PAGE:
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India Currents gave me a voice in days I was very lost. Having my articles selected for publishing was very validating – Shailaja Dixit, Executive Director, Narika, Fremont

Most people in the world mark the harvest season with some kind of ritual to thank a creature, or nature, or their loved ones. Raised in a tolerant Hindu family, I am always looking for an excuse to participate in all holidays.

Like many immigrant experiences, however, the Thanksgiving holiday evokes mixed feelings for me. I miss the many holidays we celebrate in India, so I appreciate that this is an occasion when family and friends gather to share nature’s bounty, and it is a secular holiday, so there is no deity to focus on and no obligation to buy gifts. But sadly, the Native Americans with whom the pilgrims marked this holiday in America may have little left to celebrate, and the turkeys, well, they have even less to celebrate. So here are some Thanksgiving recipes to honor endangered peoples and to save and respect animals.

For the main Thanksgiving entrée, many of my vegetarian friends struggle to make a mock turkey with soy or seitan (wheat gluten protein) or end up buying the frozen “unturkey.” Many of these products are healthy and tasty, but being a lifelong vegetarian, I do not have a need for fake meat, so I usually make a main dish that is substantial, such as a casserole. This year, I decided to make a main entrée that is a fusion between Native American food and Indian spicy cuisine. This pie does not need any crust. Instead, cooked polenta and cornmeal are layered on a filling that is fuss-free and nutritious.

This recipe is inspired by a Pueblo stew which uses the “three sisters” ingredients. According to Native American food lore, the three sisters are corn, squash, and beans, all daughters of Mother Earth. These three major foods were cultivated by Native Americans with the ecology of land and water in mind. Corn provides the stalk for bean vines to climb, and beans give the soil needed nitrogen. Squash plants spread out to keep weeds from crowding the corn. Native Americans invented the cultivation of these three crops together, using each other as partners. This is one of their finest gifts to the agriculture practices of the world.

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Savory Pueblo Pie with Spices of India

For the filling:

2 cups butternut, kabocha, or acorn squash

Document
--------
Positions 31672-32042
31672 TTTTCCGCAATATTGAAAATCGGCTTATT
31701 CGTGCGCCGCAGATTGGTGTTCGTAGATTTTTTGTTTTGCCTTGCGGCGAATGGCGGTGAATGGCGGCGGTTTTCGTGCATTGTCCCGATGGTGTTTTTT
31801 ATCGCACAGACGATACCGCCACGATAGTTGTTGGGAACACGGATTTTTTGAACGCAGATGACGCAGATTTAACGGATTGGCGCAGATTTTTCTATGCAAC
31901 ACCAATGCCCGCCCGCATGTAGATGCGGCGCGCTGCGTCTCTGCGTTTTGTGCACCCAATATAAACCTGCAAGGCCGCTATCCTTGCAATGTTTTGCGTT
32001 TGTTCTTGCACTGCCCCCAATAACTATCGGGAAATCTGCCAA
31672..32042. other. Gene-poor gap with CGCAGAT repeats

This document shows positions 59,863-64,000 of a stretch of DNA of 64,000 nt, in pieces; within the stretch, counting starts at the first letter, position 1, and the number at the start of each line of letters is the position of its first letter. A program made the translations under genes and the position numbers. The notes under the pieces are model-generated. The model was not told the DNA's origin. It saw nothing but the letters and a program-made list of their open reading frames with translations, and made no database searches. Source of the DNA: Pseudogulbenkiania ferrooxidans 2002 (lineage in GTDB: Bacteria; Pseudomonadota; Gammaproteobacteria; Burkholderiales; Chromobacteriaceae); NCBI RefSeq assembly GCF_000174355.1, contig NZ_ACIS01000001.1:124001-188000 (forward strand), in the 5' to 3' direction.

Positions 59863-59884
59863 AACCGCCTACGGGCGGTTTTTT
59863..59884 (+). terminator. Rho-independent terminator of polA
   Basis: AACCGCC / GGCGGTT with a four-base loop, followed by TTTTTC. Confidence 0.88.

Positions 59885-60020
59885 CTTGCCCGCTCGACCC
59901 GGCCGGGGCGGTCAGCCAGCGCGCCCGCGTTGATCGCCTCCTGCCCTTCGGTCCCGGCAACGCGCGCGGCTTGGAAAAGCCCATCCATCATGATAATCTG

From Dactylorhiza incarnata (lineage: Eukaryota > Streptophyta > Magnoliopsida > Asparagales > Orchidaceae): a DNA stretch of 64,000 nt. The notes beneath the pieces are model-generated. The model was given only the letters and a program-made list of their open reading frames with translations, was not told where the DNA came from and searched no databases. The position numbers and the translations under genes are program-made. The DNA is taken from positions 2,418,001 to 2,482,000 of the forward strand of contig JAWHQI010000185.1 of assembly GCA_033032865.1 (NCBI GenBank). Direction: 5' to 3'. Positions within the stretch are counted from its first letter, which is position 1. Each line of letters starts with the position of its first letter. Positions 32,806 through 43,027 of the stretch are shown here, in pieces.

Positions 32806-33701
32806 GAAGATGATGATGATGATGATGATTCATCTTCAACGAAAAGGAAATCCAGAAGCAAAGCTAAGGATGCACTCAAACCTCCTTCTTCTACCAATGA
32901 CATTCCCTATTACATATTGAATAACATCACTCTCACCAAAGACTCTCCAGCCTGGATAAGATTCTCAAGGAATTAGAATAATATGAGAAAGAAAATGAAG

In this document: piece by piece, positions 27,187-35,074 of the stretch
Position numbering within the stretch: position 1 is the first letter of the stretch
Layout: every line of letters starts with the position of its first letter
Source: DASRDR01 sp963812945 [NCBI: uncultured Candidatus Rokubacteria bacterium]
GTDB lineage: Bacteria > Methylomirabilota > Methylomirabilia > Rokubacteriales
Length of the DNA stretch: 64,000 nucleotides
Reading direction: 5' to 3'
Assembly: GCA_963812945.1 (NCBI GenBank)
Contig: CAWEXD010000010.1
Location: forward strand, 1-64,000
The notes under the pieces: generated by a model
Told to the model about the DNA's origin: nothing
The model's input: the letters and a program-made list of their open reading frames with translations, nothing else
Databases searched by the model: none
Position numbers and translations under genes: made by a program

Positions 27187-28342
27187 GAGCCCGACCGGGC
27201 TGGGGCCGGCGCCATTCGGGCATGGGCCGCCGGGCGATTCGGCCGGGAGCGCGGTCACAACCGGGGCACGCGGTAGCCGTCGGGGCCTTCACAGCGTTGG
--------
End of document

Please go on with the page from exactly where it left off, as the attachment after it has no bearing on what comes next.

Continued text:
3 tablespoons olive oil
½ cup each chopped onion, red bell pepper, and Anaheim or green bell pepper
1 cup fresh or frozen and thawed corn kernels
1 cup freshly cooked green beans (save ¼ cup liquid from the beans)
½ to ¾ teaspoon each ground coriander, cumin, and turmeric
½ teaspoon salt, or to taste
a few teaspoons of freshly squeezed lemon juice
For the topping:
4 cups milk or soy milk (nonfat or low fat)
1 cup corn meal
1 cup polenta
1 tablespoon oil
½ teaspoon salt, or to taste
1 cup shredded Monterey Jack cheese
or 1 cup shredded soy or rice cheese (vegan option)
2 to 3 tablespoons chopped cilantro
1 to 2 teaspoons minced jalapeno pepper

Cut the squash into halves or several large pieces using a serrated knife. Remove seeds and fibers and place the pieces in a vegetable steamer. Steam for 10 minutes or longer until the flesh is easy to separate from the skin. Remove the skin from the cooked squash, and mash the pieces. You will need two cups of cooked squash. Sauté the onion in oil with the peppers for five minutes. Add the corn and beans and continue to cook for a few minutes over moderate heat. Add the squash. Mix in the spices, salt, and lemon juice, and cook for a few more minutes, stirring constantly. Set the filling aside.

Preheat the oven to 350 degrees.

To make the topping, combine milk or soymilk with the cornmeal, polenta, oil, and salt. Cook over low heat, stirring constantly so that the mixture does not lump together, stick to the bottom of the pan, or burn. Cook for 10 to 12 minutes, only until the mixture starts to form dimples on the surface. This can be done in a double boiler to prevent sticking. (If your polenta burns, make another batch; fortunately the ingredients are not expensive and the process is quick.) Set the cooked polenta aside to cool a bit. Then, add the grated cheese to the polenta, mix well, and set aside.

Oil a large shallow casserole (such as a lasagna pan) and spread the filling in it evenly. Next, smooth the cooked polenta evenly over the filling. Sprinkle chopped cilantro and minced jalapenos over the top.